In May 2022, Mexico reached the grim milestone of 100,000 victims of disappearances, which indicates the severity of the issue in the country. In 2022, Front Line Defenders highlighted the fundamental work done by human rights defenders and collectives looking for the disappeared by presenting its Award for Human Rights Defenders at Risk to Javier Barajas and María del Tránsito Piña Salvatierra, from Guanajuato. Their case illustrates the lengths to which relatives of the disappeared will go to find justice and their loved ones, and the dangers they incur by doing so, becoming human rights defenders themselves. When their daughter Guadalupe Barajas Piña, a teacher like them, went missing in 2020, they became buscadores (“searchers”), alongside their son Javier Barajas Piña. In February 2021, Guadalupe's body was identified in a clandestine grave along with 80 other bodies. Lamentably, this human rights work led to Javier Barajas Piña being killed on 29 May 2021 by individuals linked to the disappearance of his sister. On 16 August 2023, the Judicial Power of Guanajuato acquitted the suspects charged with his murder. This ruling is a terrible message of impunity that exposes the human rights defenders Javier Barajas and María del Tránsito and the collectives searching for their disappeared in Guanajuato to further risk.
In Colombia, Yanette Bautista, Director of the Fundación Nydia Erika Bautista (FNEB), has been working for decades on enforced disappearances linked to the armed conflict, after her own sister was disappeared in 1987 by the Armed Forces. FNEB and seven other women’s organisations presented a legislation proposal for the Colombian congress to develop specific protection measures and mechanisms for women human rights defenders dedicating their lives to searching for those disappeared and facing high risks in this struggle. Congress adopted this proposal on 16 August 2023, and the text will now be debated in the Senate.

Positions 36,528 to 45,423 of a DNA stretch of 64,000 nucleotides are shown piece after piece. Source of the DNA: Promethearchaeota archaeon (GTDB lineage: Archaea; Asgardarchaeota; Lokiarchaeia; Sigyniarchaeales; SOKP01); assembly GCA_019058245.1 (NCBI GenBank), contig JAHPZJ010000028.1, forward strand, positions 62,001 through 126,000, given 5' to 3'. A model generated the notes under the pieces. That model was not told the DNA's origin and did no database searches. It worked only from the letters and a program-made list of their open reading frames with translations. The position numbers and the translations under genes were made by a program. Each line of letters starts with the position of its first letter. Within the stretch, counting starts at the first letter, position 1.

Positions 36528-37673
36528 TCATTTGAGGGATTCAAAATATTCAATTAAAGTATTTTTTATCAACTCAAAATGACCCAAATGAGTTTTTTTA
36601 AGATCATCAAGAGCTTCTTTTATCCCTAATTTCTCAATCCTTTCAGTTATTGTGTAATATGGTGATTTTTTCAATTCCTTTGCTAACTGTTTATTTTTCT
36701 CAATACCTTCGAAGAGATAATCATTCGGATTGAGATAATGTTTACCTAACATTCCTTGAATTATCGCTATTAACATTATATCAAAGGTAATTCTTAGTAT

In Pakistan and Sri Lanka, human rights organisations and relatives of the disappeared have been campaigning tirelessly for truth, accountability and redress despite threats to their own safety. In the absence of credible state mechanisms to ensure release and justice, families have protested peacefully on the streets, and advocated in national and international forums seeking justice.
Front Line Defenders believes that the use of enforced disappearances against human rights defenders across the world is directly related to their human rights work, and strongly condemns this practice and the impunity that perpetrators have enjoyed. National governments should work towards passing and enforcing legislation to ban this practice and other reprisals against human rights defenders working on the broader issue of enforced disappearances. It is also important to fight the impunity associated with enforced disappearances by giving visibility to the cases of forcibly disappeared individuals and human rights defenders working on this issue.